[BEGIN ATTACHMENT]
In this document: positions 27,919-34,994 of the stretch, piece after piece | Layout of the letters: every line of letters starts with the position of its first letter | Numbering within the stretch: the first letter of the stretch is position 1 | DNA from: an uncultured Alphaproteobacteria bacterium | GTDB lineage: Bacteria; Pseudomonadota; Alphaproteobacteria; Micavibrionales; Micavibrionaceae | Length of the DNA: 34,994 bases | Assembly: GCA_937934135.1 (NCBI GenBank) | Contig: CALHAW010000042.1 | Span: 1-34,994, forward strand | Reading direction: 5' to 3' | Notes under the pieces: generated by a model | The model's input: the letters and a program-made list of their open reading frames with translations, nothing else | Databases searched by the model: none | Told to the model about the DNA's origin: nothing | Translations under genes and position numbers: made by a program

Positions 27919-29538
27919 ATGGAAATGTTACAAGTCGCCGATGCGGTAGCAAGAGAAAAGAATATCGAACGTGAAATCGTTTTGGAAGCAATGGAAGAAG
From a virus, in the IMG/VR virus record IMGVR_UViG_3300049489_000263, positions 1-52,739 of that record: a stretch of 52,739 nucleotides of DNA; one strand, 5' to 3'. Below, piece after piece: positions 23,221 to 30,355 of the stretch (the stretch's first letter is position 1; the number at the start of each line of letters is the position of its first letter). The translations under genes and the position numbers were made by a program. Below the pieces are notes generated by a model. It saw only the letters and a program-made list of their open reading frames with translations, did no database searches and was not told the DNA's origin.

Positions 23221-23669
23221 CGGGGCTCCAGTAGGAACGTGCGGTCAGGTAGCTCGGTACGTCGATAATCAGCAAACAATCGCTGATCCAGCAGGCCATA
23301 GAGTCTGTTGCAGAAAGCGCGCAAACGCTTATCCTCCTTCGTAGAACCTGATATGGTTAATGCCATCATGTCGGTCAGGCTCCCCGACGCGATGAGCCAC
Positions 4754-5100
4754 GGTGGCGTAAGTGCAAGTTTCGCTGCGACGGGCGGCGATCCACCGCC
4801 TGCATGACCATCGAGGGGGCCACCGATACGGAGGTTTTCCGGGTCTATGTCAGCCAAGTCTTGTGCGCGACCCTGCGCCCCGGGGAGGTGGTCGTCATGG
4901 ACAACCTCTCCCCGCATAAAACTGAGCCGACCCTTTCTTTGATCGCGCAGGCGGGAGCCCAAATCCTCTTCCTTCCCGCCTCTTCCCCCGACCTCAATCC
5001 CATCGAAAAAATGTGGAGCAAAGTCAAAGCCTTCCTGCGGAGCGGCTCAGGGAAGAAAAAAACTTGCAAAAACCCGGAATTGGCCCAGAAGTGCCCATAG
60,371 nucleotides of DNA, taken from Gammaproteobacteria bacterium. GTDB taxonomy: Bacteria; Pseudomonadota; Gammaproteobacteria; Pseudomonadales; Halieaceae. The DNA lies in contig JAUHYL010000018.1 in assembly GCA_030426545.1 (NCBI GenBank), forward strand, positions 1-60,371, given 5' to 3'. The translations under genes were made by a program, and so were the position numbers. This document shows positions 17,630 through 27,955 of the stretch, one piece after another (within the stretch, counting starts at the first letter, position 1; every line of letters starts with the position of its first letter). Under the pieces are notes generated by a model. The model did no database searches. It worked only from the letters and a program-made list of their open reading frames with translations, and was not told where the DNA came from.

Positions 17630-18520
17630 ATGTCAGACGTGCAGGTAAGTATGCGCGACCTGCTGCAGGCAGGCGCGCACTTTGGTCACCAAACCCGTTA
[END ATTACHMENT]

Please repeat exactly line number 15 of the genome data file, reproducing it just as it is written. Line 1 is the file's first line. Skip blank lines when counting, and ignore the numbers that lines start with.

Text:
17630 ATGTCAGACGTGCAGGTAAGTATGCGCGACCTGCTGCAGGCAGGCGCGCACTTTGGTCACCAAACCCGTTA